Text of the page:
The National Planning Policy Framework is in the news again today as the CLG Select Committee published its report on the policy, siding with the National Trust, CPRE, IfA and CBA in criticising its ‘confusing’ ‘vague’ ‘unbalanced’ and ‘unsustainable’ language and concluding that a re-wording of the presumption in favour of sustainable development should be enacted.
The report, however, is actually reasonably positive about the direction being taken, and – call me naive – seems as though it might have struck a sensible balance that means that Greg Clark and the Government will be able to institute a re-write of some of the more contentious issues of the policy without looking like they’ve suffered any kind of serious defeat – which as we all know is the bottom line of politics, rather than, say, real progress arrived at as a result of sensible debate.
Some of the key recommendations are:
1) That the Government remove the ‘default yes’ to development position.
2) The phrase ‘significantly and demonstrably’ should be removed from the passage considering whether the adverse affects of development outweigh the benefits.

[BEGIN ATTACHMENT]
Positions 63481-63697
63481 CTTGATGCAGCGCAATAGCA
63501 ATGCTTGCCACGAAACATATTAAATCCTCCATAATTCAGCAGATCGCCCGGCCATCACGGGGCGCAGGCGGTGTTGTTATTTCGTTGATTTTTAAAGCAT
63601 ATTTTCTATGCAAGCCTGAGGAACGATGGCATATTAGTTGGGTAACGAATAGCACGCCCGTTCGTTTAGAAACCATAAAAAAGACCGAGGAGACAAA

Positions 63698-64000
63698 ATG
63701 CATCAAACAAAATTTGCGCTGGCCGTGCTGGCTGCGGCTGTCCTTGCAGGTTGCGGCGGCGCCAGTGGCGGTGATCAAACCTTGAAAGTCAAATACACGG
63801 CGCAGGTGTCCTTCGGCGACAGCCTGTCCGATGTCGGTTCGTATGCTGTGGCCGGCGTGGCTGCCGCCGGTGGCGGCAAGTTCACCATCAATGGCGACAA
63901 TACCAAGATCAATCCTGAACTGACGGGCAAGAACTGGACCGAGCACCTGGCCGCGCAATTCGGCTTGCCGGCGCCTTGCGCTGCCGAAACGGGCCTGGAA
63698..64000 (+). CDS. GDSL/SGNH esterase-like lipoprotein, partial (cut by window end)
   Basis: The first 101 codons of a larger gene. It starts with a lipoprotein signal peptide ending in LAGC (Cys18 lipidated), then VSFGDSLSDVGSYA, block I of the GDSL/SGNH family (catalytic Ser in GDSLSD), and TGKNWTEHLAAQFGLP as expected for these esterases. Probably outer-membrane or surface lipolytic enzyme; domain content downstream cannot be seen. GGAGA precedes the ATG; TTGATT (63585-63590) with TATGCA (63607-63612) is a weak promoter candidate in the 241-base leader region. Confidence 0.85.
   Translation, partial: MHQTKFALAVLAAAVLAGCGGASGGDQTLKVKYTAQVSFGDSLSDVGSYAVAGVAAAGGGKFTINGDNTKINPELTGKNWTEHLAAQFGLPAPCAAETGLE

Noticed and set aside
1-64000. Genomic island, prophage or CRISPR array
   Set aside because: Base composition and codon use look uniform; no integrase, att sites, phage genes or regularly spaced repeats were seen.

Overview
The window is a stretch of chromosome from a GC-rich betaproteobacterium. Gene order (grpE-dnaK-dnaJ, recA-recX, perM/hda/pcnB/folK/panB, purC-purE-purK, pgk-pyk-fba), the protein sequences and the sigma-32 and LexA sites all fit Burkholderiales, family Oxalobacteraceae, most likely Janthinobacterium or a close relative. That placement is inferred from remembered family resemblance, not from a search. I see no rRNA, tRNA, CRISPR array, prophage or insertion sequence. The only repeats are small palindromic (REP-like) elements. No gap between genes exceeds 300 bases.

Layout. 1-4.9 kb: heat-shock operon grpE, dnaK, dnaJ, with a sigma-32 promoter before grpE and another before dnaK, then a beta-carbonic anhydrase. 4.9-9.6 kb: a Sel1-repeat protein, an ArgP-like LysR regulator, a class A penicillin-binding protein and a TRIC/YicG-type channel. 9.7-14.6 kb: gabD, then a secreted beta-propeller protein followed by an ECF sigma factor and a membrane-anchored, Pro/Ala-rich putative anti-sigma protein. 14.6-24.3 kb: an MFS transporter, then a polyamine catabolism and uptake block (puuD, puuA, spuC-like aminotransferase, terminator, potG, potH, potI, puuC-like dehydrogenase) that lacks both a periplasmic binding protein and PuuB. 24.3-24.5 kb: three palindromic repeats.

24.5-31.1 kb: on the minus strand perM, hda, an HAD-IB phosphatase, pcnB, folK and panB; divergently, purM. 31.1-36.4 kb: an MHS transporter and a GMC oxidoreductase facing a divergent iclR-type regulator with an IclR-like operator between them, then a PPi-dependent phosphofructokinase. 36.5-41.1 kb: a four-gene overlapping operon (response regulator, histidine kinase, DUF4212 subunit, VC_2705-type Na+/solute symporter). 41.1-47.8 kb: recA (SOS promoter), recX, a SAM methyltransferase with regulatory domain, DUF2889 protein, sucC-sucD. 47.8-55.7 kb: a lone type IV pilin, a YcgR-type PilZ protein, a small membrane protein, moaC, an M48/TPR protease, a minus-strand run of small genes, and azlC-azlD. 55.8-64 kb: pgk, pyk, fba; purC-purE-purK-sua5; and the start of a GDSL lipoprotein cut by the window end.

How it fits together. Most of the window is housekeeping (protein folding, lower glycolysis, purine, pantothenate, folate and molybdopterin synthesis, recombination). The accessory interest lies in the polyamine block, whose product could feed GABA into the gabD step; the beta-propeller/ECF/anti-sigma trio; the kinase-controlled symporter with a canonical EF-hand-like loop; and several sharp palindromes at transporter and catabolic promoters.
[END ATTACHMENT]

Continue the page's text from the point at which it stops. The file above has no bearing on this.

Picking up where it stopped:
3) The emphasis on the commercial viability for developers should be dropped.
4) The phrase ‘sustainable development’ should be more rigorously and consistently defined and should place a balanced emphasis upon social, environment and economic aspects.
5) The ‘presumption in favour of sustainable development’ should exist within the context of local plans, rather than as a decision-making mechanism in and of itself.
Another point made by the Committee was the need for a clearer timetable for the transition, outlining requirements for the positioning of local plans in order to ensure complicity to the policy across the country with no shortfall in capability to implement it when the time comes.
Additionally, I would argue that more detail about what kinds of practice guides can be expected in the future, and elaboration on how aspects of local and national guidance will coalesce may help to ease the passage, at this stage, of a second draft which corrects the most significant issues of the policy.
Perhaps a remaining question is whether there will be a second opportunity to provide feedback on any major revisions to the document that take place over the next couple of months, or whether the government will fear pushing back the assent of the policy further and further into 2012.